Kia Prices Optima Hybrid at $26,500

Kia Motors America announced today that its first hybrid, the 2011 Optima Hybrid, will be priced at $26,500. The Optima Hybrid, with an expected rating of 35 miles per gallon in the city and 40 on the highway, goes on sale in June.

The gas-electric Optima shares its hybrid system with the Hyundai Sonata, which surprisingly carries a lower based MSRP of $25,800. The full range of Optima trim levels are priced between $18,995 and $25,995, while the Sonata trims vary—at a slightly higher price—between $19,395 and $27,245. Yet, Kia priced the hybrid Optima $700 higher than the Sonata Hybrid.

The higher price tag could be explained by the Optima Hybrid’s list of standard equipment, which includes a rear-mounted backup camera, rear spoiler, auto-down front windows, a cooled glovebox, compass and Kia’s infotainment system. All Optima Hybrids also offer a unique front grille design, 16-inch alloy wheel design, fog lamps, heated outside mirrors, front and rear lower bumpers and side sills and LED tail lamp design.

Nonetheless, the Optima Hybrid beats the price of Ford Fusion—which offers similar fuel economy at 41/36—by about two grand. It matches the base MSRP of the Toyota Camry Hybrid, which is notably less efficient at 33 mpg in the city and 34 on the highway.

The Optima and Sonata Hybrids are among the new wave of so-called “P2” hybrids that use a parallel two-clutch approach to could provide 95 percent of the fuel efficiency benefits of an expensive two-motor system (used by Toyota and Ford), but at cost reductions of one-third or more. Hyundai says the Sonata Hybrid can travel up to 75 mph purely on electricity. It also means better efficiency on the highway, rather than the city. Hyundai and Kia also believe that matching the hybrid system to a six-speed automatic transmission provides a more engaging driving experience than hybrids using continuously variably transmissions.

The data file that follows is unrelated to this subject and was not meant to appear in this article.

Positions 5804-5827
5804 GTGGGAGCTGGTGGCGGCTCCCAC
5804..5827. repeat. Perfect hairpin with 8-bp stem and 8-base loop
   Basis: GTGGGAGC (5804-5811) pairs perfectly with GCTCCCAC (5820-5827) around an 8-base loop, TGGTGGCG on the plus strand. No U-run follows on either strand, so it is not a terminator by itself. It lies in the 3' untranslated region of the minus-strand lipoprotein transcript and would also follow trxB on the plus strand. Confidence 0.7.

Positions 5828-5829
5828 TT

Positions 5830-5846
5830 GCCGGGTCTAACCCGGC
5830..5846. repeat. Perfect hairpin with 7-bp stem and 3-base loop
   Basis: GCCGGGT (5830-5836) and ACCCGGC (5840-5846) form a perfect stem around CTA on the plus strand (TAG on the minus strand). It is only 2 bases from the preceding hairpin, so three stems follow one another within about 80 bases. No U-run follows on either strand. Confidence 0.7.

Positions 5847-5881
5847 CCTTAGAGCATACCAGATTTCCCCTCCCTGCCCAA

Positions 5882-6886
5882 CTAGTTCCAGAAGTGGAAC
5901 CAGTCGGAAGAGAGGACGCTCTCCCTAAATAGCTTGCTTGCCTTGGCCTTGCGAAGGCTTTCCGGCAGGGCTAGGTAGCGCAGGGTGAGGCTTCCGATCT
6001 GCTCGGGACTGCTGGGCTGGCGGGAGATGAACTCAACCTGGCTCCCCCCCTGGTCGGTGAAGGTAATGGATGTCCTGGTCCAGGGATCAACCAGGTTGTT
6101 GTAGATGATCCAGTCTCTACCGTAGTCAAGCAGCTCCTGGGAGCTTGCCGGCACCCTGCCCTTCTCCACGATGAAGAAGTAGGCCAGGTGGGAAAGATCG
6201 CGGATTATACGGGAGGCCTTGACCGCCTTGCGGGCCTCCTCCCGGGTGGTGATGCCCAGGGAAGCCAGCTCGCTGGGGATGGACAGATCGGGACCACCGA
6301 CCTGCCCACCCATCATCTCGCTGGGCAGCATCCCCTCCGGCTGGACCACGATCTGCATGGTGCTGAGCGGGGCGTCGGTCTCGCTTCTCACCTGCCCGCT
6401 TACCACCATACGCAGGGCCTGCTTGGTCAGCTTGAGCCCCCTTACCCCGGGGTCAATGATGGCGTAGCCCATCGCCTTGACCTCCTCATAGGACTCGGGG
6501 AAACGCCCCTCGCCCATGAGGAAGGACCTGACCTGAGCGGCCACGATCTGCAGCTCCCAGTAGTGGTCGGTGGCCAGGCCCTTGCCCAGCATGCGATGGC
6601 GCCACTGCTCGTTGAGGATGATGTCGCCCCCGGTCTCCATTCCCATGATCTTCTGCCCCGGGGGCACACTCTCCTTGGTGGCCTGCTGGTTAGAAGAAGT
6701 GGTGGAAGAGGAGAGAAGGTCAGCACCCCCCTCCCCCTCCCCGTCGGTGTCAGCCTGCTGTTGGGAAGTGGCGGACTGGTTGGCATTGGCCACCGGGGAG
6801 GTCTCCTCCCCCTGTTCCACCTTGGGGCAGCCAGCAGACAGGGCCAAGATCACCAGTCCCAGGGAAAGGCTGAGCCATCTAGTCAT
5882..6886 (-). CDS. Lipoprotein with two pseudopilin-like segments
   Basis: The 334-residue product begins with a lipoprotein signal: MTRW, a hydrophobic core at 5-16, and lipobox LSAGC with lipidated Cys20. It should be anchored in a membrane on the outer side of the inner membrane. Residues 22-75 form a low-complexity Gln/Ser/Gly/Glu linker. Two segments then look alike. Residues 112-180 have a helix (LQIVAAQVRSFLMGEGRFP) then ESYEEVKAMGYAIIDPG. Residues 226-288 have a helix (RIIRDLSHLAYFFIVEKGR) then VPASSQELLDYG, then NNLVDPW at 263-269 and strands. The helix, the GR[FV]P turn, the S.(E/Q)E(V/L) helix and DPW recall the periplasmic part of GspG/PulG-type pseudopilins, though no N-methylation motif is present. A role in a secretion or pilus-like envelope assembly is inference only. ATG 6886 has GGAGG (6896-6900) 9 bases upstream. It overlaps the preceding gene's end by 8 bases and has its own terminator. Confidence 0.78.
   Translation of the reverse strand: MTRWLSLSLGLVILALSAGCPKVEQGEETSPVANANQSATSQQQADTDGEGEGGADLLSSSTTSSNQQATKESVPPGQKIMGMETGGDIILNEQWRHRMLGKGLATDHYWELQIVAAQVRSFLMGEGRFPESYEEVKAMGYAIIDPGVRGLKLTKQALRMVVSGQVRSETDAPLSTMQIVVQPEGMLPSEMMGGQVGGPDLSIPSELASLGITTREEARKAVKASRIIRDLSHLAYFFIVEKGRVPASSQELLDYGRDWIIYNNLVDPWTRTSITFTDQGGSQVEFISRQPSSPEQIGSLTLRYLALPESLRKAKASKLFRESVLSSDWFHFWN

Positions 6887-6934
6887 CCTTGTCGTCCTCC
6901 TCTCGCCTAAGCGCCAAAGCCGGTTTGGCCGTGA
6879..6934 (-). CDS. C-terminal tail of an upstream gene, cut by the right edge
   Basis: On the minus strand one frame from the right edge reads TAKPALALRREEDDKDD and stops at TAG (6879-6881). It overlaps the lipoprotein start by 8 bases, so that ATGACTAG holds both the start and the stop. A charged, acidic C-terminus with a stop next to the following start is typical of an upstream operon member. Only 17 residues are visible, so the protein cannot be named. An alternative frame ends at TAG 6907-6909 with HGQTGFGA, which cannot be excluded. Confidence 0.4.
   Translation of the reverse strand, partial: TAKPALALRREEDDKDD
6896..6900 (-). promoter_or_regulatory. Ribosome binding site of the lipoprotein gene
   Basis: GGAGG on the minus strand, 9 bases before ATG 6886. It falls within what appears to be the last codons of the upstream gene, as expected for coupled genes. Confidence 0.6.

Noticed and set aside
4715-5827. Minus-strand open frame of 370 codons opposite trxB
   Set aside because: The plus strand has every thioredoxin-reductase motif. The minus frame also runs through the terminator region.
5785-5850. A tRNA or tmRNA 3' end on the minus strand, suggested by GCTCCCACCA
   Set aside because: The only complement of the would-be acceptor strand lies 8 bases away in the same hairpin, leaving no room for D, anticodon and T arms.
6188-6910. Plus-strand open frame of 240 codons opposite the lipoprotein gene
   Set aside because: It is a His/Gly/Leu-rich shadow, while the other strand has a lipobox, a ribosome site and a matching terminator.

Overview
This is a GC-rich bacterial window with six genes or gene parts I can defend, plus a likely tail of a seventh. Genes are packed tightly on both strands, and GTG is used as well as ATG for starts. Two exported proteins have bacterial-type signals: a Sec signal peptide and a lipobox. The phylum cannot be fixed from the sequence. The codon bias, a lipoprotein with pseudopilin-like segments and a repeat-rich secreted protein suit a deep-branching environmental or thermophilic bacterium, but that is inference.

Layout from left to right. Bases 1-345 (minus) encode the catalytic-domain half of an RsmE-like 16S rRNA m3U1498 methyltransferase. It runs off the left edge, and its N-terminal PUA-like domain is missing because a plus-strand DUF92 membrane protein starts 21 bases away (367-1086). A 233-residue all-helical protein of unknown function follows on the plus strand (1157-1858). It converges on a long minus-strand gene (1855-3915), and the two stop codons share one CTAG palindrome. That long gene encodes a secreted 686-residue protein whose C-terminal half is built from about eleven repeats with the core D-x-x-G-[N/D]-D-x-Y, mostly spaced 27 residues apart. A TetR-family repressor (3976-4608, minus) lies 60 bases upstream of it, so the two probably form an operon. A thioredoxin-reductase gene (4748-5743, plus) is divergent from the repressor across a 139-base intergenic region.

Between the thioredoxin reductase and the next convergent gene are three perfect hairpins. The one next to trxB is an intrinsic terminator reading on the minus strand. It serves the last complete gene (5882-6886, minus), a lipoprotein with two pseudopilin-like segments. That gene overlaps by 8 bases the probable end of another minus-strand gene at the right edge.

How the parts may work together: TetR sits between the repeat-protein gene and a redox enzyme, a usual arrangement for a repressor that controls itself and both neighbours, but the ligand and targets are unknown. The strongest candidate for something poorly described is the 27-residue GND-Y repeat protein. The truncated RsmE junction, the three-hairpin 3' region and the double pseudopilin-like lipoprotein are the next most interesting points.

“With a starting price under $27,000, the Optima Hybrid provides fuel-conscious shoppers with an outstanding value proposition by being priced below nearly all midsize hybrid competitors and delivering class-leading fuel economy along with head-turning style and advanced technologies,” said Byung Mo Ahn, group president and CEO, KMA and Kia Motors Manufacturing Georgia.

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  • indigo

    The Kia Optima is no match for my $17,588 Insight -II that usually delivers 50 MPG.

  • Nelson Lu

    Indigo, that would be something to brag about if the Insight had the passenger capacity of the Optima, the comfort, or the power. It fails on all three of those levels.

  • Anonymous

    totally unimpressed by the 35/40

  • Anonymous

    only if resale value of kia was anything near tolerable, i would choose either optima or sonata hybrid over toyota prius any day. In terms of design and power, cant really beat the price.

  • simon@syd

    I really have doubts about their line about city / country driving mileage. I think the greatest advantage of hybrids is the very fact that they are so good in city conditions. I think they’re whistling in the wind there.

  • indigo

    With gas going up a nickel a day, 35 MPG isn’t all that good. Truth be told, I wish I was getting 100 MPG instead of 50 MPG.

  • Mr. Fusion

    Nice looking body and wheel design!

    And it’s not light blue!

  • Anonymous

    This is how it compares to the non-hybrid model: city +38%, highway +18%.